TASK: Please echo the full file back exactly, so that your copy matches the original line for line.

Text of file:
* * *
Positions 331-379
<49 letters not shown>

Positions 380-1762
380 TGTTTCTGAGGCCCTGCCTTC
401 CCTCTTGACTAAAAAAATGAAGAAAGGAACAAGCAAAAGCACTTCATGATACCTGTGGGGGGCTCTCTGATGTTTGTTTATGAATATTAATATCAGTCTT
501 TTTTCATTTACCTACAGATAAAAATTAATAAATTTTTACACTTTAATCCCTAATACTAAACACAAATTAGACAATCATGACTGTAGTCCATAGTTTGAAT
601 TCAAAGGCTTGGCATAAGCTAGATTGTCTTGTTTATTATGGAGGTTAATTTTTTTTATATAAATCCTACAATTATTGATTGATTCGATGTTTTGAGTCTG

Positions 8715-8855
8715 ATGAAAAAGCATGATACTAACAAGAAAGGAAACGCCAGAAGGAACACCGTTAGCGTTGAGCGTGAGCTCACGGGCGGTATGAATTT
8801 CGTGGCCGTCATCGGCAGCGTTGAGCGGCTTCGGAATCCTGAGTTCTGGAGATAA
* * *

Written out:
Positions 331-379
<49 letters not shown>

Positions 380-1762
380 TGTTTCTGAGGCCCTGCCTTC
401 CCTCTTGACTAAAAAAATGAAGAAAGGAACAAGCAAAAGCACTTCATGATACCTGTGGGGGGCTCTCTGATGTTTGTTTATGAATATTAATATCAGTCTT
501 TTTTCATTTACCTACAGATAAAAATTAATAAATTTTTACACTTTAATCCCTAATACTAAACACAAATTAGACAATCATGACTGTAGTCCATAGTTTGAAT
601 TCAAAGGCTTGGCATAAGCTAGATTGTCTTGTTTATTATGGAGGTTAATTTTTTTTATATAAATCCTACAATTATTGATTGATTCGATGTTTTGAGTCTG

Positions 8715-8855
8715 ATGAAAAAGCATGATACTAACAAGAAAGGAAACGCCAGAAGGAACACCGTTAGCGTTGAGCGTGAGCTCACGGGCGGTATGAATTT
8801 CGTGGCCGTCATCGGCAGCGTTGAGCGGCTTCGGAATCCTGAGTTCTGGAGATAA